From combined dispatches
TEHRAN -- Iran's supreme leader, Ayatollah Ali Khamenei, urged visiting Iraqi officials yesterday to ask U.S.-led forces to leave their country and pledged Tehran's cooperation in restoring security to Iraq.
If Iran did intervene militarily in Iraq, the overwhelmingly Shi'ite nation would be expected to assist the Shi'ite majority against a wave of violence perpetrated mainly by the Sunnis, who lost power with the ouster of dictator Saddam Hussein.
"Iran considers the United States to be responsible for all crimes and terrorist acts in Iraq and the suffering and misery of the Iraqi people," Ayatollah Khamenei was quoted as saying after a meeting with Iraqi President Jalal Talabani.
"The Iraqi people may ask the occupiers to leave Iraq by setting a timetable for them. ... In the end, Iraq and its neighbors will remain in this region, while the U.S. will only be there temporarily," he said.
The reference to a timetable appeared to be an attempt to exploit recent arguments between Democrats and Republicans in Washington and a resolution passed Monday night at a "reconciliation" conference of major Iraqi political factions in Cairo.
The latest addition to the dialogue came last night from Secretary of State Condoleezza Rice, who told Fox News Channel in an interview that conditions for reducing the number of U.S. troops deployed in Iraq could be in place "fairly soon."
"The president has said that as soon as Iraqi forces are ready, we want to see a reduction in our own forces, and I think those days are going to be coming fairly soon when Iraqis are going to be more and more capable of carrying out the functions to secure their own future," she said.
The U.S. Senate last week defeated a Democrat-led effort to set a timetable for withdrawing troops from Iraq, instead voting for a Republican proposal that requires regular updates from the White House until all U.S. troops are withdrawn and the mission is completed. On Friday, the House voted 403-3 against starting immediately a proposal to withdraw from Iraq over six months.
On Monday night in Cairo, leaders of Iraq's Shi'ite, Kurdish and Sunni communities issued a communique "calling for the withdrawal of foreign troops according to a timetable, through putting in place an immediate national program to rebuild the armed forces ... control the borders and the security situation" and end terror attacks.
The conference was attended by Mr. Talabani, who then traveled to Tehran for a three-day official visit.
In Washington yesterday, U.S. officials said the United States would keep troops in Iraq only as long as it takes to stabilize the country.
"President Bush has made our position very clear," said Julie Reside, a State Department spokeswoman. "The coalition remains committed to helping the Iraqi people achieve stability and security as they rebuild their country. We will stay as long as it takes to achieve those goals and no longer."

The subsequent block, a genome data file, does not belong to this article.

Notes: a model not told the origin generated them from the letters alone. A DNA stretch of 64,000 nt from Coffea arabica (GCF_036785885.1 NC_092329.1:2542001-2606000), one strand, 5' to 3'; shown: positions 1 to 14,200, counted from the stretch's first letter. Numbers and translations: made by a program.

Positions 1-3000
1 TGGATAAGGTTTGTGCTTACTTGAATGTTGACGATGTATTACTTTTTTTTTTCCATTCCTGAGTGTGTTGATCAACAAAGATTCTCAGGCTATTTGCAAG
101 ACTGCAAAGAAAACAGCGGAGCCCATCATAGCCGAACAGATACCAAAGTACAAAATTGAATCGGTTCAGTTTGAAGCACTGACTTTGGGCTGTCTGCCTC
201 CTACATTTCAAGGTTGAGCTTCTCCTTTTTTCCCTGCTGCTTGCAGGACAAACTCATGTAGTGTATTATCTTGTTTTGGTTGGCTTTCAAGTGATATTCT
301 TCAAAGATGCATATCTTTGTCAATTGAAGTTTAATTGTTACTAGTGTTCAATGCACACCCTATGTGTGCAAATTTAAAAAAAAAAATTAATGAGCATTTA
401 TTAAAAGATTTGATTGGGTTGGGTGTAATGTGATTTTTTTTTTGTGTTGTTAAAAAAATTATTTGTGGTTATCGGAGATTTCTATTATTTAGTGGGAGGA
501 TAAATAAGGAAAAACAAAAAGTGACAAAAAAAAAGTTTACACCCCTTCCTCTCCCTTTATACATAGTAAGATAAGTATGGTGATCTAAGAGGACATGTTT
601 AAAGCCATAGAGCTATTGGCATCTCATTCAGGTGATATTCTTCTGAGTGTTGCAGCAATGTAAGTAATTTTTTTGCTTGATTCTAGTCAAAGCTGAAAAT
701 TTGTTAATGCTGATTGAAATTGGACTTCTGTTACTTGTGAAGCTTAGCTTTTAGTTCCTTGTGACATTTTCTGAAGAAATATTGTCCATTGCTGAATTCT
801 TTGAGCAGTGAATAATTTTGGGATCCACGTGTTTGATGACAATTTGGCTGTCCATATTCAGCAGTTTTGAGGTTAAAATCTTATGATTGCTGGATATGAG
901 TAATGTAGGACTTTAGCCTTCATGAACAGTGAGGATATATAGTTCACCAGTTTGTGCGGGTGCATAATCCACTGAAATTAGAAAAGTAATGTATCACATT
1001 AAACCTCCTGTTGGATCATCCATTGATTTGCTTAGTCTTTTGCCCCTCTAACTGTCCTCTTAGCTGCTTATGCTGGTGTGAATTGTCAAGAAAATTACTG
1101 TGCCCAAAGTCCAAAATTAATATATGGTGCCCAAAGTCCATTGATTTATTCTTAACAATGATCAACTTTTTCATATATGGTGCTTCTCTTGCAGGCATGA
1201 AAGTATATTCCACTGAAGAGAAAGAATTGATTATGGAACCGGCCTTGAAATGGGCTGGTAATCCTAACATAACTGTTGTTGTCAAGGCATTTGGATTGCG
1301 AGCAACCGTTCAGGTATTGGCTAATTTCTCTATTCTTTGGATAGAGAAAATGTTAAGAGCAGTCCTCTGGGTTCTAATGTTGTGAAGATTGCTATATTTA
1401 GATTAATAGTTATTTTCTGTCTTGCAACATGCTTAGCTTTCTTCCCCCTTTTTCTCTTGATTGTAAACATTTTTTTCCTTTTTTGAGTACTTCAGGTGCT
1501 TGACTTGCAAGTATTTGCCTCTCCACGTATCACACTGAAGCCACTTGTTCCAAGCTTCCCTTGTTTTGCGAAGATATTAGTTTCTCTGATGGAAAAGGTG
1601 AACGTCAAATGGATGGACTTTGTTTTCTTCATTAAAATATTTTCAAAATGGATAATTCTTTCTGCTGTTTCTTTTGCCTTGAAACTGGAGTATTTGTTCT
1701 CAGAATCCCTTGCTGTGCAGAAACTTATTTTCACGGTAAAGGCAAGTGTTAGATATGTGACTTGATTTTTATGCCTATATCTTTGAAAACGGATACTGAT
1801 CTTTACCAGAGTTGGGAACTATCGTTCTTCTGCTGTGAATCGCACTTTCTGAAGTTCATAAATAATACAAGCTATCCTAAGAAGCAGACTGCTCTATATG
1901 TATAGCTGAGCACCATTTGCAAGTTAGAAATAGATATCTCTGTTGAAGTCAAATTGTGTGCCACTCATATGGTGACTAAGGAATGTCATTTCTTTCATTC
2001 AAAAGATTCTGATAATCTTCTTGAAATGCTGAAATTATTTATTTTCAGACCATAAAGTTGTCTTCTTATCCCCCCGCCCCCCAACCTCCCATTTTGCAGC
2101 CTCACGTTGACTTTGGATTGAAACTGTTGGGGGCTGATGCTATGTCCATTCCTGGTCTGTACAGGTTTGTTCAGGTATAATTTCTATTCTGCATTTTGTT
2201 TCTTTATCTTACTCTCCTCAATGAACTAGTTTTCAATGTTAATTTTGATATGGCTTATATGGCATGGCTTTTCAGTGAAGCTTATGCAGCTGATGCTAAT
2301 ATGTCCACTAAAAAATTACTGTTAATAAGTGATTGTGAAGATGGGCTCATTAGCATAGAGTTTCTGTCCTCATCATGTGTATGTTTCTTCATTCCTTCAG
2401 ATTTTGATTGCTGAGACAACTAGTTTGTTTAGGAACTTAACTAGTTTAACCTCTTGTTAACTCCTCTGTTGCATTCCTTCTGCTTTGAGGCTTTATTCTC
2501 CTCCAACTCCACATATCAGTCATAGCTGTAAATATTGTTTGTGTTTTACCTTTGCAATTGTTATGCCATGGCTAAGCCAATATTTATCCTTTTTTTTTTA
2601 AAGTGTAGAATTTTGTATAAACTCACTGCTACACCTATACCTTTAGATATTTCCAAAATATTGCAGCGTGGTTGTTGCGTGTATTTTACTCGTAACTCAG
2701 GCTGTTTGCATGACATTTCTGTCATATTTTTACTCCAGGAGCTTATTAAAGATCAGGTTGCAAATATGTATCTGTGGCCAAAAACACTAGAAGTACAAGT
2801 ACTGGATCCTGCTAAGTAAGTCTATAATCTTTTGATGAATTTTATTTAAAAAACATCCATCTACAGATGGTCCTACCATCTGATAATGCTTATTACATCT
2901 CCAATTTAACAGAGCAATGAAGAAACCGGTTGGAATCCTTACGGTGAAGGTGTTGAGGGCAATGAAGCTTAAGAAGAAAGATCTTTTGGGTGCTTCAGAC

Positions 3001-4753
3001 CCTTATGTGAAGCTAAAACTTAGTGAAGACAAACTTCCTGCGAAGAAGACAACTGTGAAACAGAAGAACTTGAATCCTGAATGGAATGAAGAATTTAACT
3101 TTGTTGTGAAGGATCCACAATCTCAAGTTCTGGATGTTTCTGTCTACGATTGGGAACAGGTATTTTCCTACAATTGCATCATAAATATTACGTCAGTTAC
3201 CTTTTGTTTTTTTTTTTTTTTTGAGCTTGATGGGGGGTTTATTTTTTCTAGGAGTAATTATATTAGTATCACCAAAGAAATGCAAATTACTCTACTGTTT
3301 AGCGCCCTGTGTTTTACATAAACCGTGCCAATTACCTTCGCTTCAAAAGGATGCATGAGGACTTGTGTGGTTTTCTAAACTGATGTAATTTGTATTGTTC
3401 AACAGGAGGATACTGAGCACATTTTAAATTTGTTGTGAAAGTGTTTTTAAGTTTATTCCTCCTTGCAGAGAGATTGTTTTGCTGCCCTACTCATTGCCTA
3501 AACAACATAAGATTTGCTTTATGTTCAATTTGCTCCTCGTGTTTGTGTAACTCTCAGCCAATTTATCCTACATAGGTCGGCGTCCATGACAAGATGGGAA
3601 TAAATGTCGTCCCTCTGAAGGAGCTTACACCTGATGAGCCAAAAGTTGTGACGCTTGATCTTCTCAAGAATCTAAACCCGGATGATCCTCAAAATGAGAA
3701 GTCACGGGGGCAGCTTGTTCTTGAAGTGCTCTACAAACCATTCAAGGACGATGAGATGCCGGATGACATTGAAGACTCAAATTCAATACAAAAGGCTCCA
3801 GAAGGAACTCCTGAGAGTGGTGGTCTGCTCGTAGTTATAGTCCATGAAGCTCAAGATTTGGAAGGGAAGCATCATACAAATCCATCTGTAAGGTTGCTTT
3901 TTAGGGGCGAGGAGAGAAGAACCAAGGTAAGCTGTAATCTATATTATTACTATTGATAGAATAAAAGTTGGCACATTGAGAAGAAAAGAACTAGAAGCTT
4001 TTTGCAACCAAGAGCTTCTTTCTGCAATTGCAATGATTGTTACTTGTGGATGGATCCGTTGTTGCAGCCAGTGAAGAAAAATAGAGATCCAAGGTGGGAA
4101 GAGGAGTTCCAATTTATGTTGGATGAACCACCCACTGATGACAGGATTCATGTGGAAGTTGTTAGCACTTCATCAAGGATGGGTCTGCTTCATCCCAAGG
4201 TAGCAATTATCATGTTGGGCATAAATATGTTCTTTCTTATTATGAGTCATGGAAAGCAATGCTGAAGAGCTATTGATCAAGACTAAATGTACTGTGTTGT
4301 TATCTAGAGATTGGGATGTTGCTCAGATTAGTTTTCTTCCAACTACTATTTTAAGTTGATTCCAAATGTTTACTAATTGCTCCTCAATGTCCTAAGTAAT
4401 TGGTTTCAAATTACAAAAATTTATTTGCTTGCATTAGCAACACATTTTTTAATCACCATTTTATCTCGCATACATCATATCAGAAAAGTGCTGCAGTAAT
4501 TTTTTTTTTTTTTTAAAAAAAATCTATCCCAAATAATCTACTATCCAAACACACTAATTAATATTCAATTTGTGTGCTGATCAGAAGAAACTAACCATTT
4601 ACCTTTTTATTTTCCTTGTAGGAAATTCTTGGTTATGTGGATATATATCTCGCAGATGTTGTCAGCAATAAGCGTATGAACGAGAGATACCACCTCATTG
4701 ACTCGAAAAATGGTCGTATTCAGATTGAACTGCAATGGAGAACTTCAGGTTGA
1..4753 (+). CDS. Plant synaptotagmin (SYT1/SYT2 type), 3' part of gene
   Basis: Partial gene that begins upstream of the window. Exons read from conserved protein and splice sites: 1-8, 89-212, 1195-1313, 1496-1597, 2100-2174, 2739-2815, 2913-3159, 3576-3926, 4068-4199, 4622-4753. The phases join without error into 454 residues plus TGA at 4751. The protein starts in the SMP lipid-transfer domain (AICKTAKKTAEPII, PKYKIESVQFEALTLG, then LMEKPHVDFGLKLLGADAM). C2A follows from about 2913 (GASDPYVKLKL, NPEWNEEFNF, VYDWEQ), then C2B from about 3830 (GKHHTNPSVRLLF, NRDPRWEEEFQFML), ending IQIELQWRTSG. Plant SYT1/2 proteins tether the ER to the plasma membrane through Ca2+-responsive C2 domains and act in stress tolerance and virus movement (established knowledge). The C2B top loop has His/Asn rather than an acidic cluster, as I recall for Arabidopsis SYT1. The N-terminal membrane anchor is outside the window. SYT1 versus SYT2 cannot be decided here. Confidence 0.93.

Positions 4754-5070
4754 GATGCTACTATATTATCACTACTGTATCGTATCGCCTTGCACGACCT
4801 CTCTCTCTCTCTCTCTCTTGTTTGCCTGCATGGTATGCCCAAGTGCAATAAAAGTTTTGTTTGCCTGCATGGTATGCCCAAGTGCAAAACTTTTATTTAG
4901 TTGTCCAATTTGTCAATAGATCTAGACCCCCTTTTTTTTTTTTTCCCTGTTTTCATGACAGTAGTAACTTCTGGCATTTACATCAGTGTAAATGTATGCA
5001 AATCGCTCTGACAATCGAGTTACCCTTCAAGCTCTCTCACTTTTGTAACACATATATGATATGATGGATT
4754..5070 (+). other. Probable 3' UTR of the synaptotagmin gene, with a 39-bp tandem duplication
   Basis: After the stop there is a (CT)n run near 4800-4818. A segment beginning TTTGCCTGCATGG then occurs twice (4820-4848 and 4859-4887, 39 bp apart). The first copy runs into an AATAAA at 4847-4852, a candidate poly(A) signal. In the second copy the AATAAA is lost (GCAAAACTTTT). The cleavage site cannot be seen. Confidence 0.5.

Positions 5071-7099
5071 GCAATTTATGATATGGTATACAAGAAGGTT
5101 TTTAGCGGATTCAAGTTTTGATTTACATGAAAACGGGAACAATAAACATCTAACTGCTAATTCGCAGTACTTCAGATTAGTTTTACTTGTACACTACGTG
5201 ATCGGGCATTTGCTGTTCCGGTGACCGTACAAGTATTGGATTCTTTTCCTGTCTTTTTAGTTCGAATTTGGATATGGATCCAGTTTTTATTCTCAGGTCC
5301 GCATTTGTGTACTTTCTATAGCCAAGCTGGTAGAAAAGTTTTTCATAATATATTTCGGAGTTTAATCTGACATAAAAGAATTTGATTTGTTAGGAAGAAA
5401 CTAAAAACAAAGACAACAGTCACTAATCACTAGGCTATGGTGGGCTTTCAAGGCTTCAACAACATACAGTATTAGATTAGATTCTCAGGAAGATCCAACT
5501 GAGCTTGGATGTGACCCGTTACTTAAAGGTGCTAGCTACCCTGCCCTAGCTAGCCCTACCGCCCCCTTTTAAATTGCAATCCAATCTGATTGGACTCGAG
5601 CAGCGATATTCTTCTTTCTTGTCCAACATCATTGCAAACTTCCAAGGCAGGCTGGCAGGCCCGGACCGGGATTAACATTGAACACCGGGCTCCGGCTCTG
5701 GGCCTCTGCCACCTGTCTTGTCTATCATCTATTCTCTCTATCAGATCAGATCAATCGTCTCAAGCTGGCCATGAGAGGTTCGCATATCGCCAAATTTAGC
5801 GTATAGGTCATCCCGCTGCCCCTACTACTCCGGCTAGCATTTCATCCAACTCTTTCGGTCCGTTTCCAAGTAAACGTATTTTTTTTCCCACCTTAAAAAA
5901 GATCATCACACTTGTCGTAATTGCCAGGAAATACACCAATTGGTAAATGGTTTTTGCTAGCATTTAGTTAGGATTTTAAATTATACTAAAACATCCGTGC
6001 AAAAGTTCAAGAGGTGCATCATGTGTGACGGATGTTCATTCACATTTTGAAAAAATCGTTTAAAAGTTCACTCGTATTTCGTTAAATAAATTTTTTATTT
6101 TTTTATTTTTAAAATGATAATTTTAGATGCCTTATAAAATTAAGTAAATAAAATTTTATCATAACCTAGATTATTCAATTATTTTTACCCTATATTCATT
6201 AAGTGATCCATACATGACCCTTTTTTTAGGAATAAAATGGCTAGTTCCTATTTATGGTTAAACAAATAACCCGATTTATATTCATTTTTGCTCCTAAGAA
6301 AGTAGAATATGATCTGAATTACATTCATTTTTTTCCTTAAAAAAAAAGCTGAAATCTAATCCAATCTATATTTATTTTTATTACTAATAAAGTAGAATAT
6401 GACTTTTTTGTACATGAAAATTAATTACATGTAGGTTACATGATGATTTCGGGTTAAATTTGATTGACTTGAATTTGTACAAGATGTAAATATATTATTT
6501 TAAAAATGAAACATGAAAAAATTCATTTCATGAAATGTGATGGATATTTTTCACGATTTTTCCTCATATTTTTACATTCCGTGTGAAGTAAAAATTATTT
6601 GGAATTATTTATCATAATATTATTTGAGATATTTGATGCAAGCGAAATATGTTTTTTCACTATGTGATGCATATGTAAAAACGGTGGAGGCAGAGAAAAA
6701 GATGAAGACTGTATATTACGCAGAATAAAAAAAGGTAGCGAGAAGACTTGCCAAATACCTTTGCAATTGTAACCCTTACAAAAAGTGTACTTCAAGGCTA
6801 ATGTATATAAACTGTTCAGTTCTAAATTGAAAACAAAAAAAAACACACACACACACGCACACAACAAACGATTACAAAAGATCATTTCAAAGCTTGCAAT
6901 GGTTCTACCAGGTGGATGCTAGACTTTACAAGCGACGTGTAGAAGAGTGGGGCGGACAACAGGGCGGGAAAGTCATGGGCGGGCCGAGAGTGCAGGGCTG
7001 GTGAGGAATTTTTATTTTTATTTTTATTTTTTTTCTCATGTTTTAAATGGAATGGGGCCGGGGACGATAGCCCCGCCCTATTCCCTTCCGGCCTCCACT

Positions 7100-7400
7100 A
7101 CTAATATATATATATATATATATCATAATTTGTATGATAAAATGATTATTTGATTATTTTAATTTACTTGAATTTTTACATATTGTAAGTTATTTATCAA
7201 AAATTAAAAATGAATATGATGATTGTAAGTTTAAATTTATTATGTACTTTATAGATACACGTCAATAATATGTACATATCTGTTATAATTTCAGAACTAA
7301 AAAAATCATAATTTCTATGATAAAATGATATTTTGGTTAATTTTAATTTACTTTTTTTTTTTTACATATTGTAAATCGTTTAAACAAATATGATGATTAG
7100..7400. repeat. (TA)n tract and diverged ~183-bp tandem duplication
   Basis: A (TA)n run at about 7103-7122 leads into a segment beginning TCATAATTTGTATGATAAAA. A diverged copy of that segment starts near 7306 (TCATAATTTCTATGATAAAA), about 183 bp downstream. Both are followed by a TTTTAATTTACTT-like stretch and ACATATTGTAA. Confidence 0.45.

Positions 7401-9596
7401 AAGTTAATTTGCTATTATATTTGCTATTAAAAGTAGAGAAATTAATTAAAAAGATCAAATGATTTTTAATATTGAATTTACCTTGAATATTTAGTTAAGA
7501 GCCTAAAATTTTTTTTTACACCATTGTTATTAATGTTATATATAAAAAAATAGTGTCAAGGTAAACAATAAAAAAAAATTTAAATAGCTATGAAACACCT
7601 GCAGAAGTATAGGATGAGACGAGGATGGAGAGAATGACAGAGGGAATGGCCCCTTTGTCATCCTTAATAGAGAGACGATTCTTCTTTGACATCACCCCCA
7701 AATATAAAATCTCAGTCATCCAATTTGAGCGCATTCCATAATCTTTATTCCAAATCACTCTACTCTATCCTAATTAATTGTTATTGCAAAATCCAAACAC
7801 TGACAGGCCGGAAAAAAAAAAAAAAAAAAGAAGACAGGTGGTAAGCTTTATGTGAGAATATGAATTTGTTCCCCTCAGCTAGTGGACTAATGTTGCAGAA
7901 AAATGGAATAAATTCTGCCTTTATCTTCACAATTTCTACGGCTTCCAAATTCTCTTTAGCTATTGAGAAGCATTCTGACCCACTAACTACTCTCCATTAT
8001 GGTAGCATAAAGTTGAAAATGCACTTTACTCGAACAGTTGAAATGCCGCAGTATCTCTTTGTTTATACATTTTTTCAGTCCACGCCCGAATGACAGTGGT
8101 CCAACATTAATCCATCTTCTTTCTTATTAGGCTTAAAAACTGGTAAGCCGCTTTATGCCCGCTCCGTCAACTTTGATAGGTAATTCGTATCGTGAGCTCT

Ayatollah Khamenei, whose country is overwhelmingly Shi'ite, also offered security guarantees to the Iraqis, many of whom fear the outbreak of civil war between Sunnis and Shi'ites if U.S. forces leave too soon.
"Your security is our own security, and Iran honors Iraq's independence and power," the official Islamic Republic News Agency quoted him as saying. "We will extend assistance to you in those fields."
Mr. Talabani, a Kurd, is the first Iraqi president to visit Iran for nearly four decades, underscoring improving relations since the two countries fought a grueling 1980-1988 war in which hundreds of thousands died.
Several leading figures in the Shi'ite-led interim Iraqi government lived in Iran during the rule of Saddam -- a Sunni Arab -- and retain close ties to the Iranian government.
Iraqi Prime Minister Ibrahim al-Jaafari paid a high-profile visit to Tehran in mid-July, and Deputy Prime Minister Ahmad Chalabi, a secular Shi'ite, visited Iran shortly before a visit to Washington this month.
Ayatollah Khamenei commented on the religious, cultural and historical affinity between the two countries after the meeting with Mr. Talabani, who also held talks with Iran's new hard-line prime minister, Mahmoud Ahmadinejad, and with Akbar Hashemi Rafsanjani, chairman of the Expediency Council, which resolves legislative disputes.
Well before Monday's conference in Cairo, Iraq's Sunni leaders had been pressing the government to set a timetable for the withdrawal of all foreign troops.
The Cairo statement recognized that goal, but did not lay down a specific time frame -- reflecting instead the government's stance that Iraqi security forces must be built up first.
However, Iraqi Interior Minister Bayan Jabr said U.S.-led forces should be able to leave Iraq by the end of 2006.
"By the middle of next year, we will be 75 percent done in building our forces, and by the end of next year, it will be fully ready," he told the Arab satellite-TV station Al Jazeera.